Defra says PFAS have a wide range of uses for which “safer and more sustainable alternatives are not yet available”
US President Joe Biden has this month announced plans to drive down acceptable limits of PFAS, also known as ‘forever chemicals’, in drinking water to four nanograms per litre (4ng/l). This applies to two types of per- and polyfluoroalkyl substances (PFOS and PFOA). President Biden has also announced proposals to regulate four more – PFNA, PFHxS, PFBS and GenX Chemicals – as a mixture.
Rebecca Fuoco, Director of Science Communications at the US-based Green Science Policy Institute said: “The proposed rule caps PFOA and PFOS in drinking water at the lowest level at which they can be reliably measured.
“This is based on robust evidence that these compounds are likely to cause cancer (particularly kidney and liver cancer).
“It's a helpful step, but it only addresses six out of the thousands of PFAS that exist. Only a small fraction have been tested for toxicity and some newer PFAS first claimed to be safe have since been determined harmful.”
In the UK, Dr Clare Cavers, Senior Project Manager at the environmental charity Fidra, said: “We are constantly learning more about the levels of PFAS in the environment and their impacts, and none of it is reassuring. Fidra is asking the UK government to take urgent action to establish a group restriction on all non-essential uses of PFAS.
“We also need to develop effective methods to treat waste that contains PFAS, alongside systems to prevent them from getting into the environment and ways to effectively remove them when they do.”
Dr Julie Schneider, PFAS campaigner at CHEM Trust, commented that the UK standards on drinking water are “outdated and not protective enough.”
She added: “Drinking water is a major source of exposure to PFAS. We must have stringent safety standards for PFAS in drinking water to protect people’s health.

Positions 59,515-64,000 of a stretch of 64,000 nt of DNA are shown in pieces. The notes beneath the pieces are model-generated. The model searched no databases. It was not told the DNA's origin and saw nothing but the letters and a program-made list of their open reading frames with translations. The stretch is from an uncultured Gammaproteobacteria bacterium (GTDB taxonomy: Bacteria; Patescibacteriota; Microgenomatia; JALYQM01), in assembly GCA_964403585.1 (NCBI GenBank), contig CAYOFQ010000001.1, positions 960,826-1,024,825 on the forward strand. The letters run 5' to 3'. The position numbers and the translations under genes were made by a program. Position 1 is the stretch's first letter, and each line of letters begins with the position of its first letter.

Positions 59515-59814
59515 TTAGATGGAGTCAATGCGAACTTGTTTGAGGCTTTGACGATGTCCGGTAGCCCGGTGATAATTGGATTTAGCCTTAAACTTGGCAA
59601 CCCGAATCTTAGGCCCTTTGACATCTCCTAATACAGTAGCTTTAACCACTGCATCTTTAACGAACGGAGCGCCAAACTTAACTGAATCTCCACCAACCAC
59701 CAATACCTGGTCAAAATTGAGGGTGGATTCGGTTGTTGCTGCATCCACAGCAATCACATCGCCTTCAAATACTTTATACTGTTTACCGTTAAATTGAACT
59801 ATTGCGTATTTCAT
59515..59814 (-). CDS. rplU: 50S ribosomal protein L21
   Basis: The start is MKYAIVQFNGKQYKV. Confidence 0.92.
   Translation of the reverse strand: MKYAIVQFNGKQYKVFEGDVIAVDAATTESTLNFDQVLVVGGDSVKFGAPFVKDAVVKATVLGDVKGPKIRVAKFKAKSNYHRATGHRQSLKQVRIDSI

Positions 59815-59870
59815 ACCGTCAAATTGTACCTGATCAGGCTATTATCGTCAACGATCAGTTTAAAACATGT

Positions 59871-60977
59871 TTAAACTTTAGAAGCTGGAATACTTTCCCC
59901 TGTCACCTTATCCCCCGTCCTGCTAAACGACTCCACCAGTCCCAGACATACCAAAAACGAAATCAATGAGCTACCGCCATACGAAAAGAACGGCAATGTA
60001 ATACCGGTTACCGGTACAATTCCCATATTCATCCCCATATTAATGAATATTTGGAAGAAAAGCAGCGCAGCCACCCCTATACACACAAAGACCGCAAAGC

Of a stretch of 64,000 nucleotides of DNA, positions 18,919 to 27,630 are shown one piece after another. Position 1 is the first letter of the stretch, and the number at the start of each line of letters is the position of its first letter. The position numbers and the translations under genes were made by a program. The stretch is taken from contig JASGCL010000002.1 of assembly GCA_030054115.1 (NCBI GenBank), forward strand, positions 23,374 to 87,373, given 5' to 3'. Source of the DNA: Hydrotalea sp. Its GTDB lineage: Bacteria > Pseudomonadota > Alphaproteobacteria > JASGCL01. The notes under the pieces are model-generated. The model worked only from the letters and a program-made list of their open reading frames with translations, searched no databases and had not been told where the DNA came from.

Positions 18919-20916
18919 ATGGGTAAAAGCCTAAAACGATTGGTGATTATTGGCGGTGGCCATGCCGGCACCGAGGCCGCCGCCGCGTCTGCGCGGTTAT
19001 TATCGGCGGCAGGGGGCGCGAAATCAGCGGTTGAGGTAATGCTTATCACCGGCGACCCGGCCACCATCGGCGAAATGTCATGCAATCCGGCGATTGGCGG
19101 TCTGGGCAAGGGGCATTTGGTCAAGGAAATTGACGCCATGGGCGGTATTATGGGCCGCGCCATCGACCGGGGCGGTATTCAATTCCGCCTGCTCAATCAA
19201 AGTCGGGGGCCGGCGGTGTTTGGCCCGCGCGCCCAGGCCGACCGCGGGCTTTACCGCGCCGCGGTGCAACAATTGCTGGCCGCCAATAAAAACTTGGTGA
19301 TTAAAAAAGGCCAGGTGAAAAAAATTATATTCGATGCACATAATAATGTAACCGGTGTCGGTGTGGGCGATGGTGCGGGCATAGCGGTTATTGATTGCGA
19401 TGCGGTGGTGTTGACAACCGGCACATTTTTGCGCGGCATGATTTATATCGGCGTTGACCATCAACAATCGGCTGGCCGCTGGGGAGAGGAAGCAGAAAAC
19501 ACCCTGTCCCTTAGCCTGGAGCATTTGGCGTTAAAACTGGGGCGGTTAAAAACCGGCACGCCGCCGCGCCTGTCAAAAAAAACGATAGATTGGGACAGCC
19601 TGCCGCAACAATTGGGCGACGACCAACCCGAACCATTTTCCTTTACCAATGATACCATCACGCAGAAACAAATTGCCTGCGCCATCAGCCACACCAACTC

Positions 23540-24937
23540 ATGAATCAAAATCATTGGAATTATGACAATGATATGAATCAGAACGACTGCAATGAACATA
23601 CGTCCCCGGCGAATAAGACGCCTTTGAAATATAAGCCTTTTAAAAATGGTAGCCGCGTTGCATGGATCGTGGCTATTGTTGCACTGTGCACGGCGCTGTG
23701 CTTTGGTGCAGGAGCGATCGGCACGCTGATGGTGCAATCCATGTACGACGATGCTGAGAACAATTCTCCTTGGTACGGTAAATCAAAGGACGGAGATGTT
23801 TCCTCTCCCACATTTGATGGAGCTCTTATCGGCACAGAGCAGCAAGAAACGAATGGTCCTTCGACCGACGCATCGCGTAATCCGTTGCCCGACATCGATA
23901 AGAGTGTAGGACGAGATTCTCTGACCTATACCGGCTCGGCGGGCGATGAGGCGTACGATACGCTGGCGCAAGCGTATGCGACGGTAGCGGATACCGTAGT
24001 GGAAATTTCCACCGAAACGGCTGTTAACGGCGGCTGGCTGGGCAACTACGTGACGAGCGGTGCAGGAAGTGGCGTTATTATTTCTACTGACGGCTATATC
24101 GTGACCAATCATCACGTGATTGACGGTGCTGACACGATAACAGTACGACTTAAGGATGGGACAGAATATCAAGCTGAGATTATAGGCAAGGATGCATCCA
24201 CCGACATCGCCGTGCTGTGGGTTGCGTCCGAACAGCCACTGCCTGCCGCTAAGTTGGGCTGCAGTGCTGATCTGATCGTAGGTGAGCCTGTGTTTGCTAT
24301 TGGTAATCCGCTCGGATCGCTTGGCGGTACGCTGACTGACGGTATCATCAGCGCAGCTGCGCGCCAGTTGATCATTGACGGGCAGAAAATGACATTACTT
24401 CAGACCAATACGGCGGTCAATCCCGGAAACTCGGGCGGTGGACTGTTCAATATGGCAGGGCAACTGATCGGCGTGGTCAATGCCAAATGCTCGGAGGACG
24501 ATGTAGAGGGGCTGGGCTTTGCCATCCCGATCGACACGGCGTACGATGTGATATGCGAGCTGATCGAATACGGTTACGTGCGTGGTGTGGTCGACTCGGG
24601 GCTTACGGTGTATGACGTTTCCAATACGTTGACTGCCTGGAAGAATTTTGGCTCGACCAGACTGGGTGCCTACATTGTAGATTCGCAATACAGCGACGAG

“However, lowering the maximum threshold won’t magically reduce the levels of PFAS in drinking water. First, the UK government must restrict the use and production of all PFAS. Then water treatment facilities will have to be upgraded to filter out as much PFAS as possible.
“It is vital that the UK does not fall behind and is ambitious in providing the necessary data and environmental limits to adequately protect the environment and public health.”
David Carr, Lead Scientific Officer at Dacorum Borough Council and member of the CIEH Environmental Protection Advisory Panel, described PFAS as “an area of increasing concern” particularly for EHPs with the responsibility for regulating land-contamination issues and private drinking water supplies.
He said: “There is acceptance that regulatory regimes across the world are working to catch up with the the presence of these chemicals, but it is vital that the UK does not fall behind and is ambitious in providing the necessary data and environmental limits to adequately protect the environment and public health.”
A Defra spokesperson commented: “PFAS represent a very diverse group of chemicals with a wide range of uses for which safer and more sustainable alternatives are not yet available – making this a very challenging issue to tackle.
“The Department is currently developing a cross-government Chemicals Strategy to frame the work it is doing, which will put the UK on a path for improved chemicals management. We are aiming to publish in 2023.”
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